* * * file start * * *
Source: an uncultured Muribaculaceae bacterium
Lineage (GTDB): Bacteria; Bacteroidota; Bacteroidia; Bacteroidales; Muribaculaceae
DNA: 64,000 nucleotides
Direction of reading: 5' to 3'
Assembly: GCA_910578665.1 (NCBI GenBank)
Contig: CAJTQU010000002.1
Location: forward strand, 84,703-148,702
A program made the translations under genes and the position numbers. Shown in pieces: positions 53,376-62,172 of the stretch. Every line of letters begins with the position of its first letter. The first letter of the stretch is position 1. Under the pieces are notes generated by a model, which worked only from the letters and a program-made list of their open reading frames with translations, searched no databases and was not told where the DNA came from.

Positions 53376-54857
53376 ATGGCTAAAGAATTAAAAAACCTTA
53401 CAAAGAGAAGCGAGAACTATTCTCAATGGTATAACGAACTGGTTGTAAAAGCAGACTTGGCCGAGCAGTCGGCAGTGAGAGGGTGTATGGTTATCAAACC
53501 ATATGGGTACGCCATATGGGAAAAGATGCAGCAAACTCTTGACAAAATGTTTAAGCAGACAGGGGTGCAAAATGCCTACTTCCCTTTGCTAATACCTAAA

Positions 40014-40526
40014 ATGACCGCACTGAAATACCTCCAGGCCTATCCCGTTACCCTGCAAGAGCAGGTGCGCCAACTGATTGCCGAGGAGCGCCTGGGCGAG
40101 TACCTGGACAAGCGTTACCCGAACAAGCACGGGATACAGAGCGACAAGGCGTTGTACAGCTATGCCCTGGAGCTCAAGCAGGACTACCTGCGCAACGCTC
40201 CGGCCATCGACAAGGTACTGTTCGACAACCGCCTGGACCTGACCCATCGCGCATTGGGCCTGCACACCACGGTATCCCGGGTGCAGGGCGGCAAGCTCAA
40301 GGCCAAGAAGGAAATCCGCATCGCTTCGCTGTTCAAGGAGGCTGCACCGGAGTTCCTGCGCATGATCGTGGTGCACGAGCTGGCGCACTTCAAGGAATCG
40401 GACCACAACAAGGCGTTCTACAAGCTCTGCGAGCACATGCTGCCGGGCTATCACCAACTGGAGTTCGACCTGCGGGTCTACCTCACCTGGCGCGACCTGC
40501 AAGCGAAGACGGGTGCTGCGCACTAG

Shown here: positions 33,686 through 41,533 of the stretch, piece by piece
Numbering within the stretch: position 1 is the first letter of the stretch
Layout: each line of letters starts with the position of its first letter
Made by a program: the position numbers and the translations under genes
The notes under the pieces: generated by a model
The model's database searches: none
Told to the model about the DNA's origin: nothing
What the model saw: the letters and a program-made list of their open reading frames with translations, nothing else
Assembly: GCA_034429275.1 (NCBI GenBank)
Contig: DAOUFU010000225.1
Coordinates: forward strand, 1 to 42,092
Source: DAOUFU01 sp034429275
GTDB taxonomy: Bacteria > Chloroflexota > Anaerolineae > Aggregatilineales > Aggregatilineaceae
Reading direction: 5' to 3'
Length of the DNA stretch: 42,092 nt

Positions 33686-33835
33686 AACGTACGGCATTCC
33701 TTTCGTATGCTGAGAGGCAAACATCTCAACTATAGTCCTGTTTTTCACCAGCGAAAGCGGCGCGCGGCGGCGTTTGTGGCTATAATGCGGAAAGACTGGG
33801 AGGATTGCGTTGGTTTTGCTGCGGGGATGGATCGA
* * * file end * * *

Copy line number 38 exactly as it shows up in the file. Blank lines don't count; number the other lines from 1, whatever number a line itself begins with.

33801 AGGATTGCGTTGGTTTTGCTGCGGGGATGGATCGA